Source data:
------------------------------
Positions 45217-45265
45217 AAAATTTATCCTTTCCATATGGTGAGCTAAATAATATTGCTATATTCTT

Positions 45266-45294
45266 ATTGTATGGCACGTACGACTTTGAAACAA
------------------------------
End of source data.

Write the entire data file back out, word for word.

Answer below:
Positions 45217-45265
45217 AAAATTTATCCTTTCCATATGGTGAGCTAAATAATATTGCTATATTCTT

Positions 45266-45294
45266 ATTGTATGGCACGTACGACTTTGAAACAA